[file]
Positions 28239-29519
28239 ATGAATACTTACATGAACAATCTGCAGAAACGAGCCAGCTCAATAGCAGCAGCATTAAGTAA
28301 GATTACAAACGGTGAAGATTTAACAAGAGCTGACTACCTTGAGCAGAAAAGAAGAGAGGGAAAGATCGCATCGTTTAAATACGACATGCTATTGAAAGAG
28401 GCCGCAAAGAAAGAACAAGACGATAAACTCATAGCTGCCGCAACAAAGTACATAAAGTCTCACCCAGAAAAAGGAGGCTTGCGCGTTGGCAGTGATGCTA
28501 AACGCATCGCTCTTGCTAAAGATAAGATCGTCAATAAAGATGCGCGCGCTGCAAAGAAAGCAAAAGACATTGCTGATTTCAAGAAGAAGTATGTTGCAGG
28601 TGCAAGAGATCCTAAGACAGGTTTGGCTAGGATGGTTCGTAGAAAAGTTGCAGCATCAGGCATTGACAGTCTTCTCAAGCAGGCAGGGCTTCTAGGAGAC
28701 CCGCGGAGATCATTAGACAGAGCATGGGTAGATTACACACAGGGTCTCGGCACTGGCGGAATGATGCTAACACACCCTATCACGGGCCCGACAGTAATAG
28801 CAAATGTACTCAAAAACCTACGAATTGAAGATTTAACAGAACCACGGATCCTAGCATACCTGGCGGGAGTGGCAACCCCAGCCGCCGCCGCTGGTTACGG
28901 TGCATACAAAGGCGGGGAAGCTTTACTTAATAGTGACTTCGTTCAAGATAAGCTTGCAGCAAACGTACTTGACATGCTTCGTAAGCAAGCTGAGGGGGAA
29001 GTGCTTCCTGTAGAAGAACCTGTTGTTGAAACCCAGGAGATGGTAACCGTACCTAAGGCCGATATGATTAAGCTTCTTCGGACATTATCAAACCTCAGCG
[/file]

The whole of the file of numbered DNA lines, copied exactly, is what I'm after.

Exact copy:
Positions 28239-29519
28239 ATGAATACTTACATGAACAATCTGCAGAAACGAGCCAGCTCAATAGCAGCAGCATTAAGTAA
28301 GATTACAAACGGTGAAGATTTAACAAGAGCTGACTACCTTGAGCAGAAAAGAAGAGAGGGAAAGATCGCATCGTTTAAATACGACATGCTATTGAAAGAG
28401 GCCGCAAAGAAAGAACAAGACGATAAACTCATAGCTGCCGCAACAAAGTACATAAAGTCTCACCCAGAAAAAGGAGGCTTGCGCGTTGGCAGTGATGCTA
28501 AACGCATCGCTCTTGCTAAAGATAAGATCGTCAATAAAGATGCGCGCGCTGCAAAGAAAGCAAAAGACATTGCTGATTTCAAGAAGAAGTATGTTGCAGG
28601 TGCAAGAGATCCTAAGACAGGTTTGGCTAGGATGGTTCGTAGAAAAGTTGCAGCATCAGGCATTGACAGTCTTCTCAAGCAGGCAGGGCTTCTAGGAGAC
28701 CCGCGGAGATCATTAGACAGAGCATGGGTAGATTACACACAGGGTCTCGGCACTGGCGGAATGATGCTAACACACCCTATCACGGGCCCGACAGTAATAG
28801 CAAATGTACTCAAAAACCTACGAATTGAAGATTTAACAGAACCACGGATCCTAGCATACCTGGCGGGAGTGGCAACCCCAGCCGCCGCCGCTGGTTACGG
28901 TGCATACAAAGGCGGGGAAGCTTTACTTAATAGTGACTTCGTTCAAGATAAGCTTGCAGCAAACGTACTTGACATGCTTCGTAAGCAAGCTGAGGGGGAA
29001 GTGCTTCCTGTAGAAGAACCTGTTGTTGAAACCCAGGAGATGGTAACCGTACCTAAGGCCGATATGATTAAGCTTCTTCGGACATTATCAAACCTCAGCG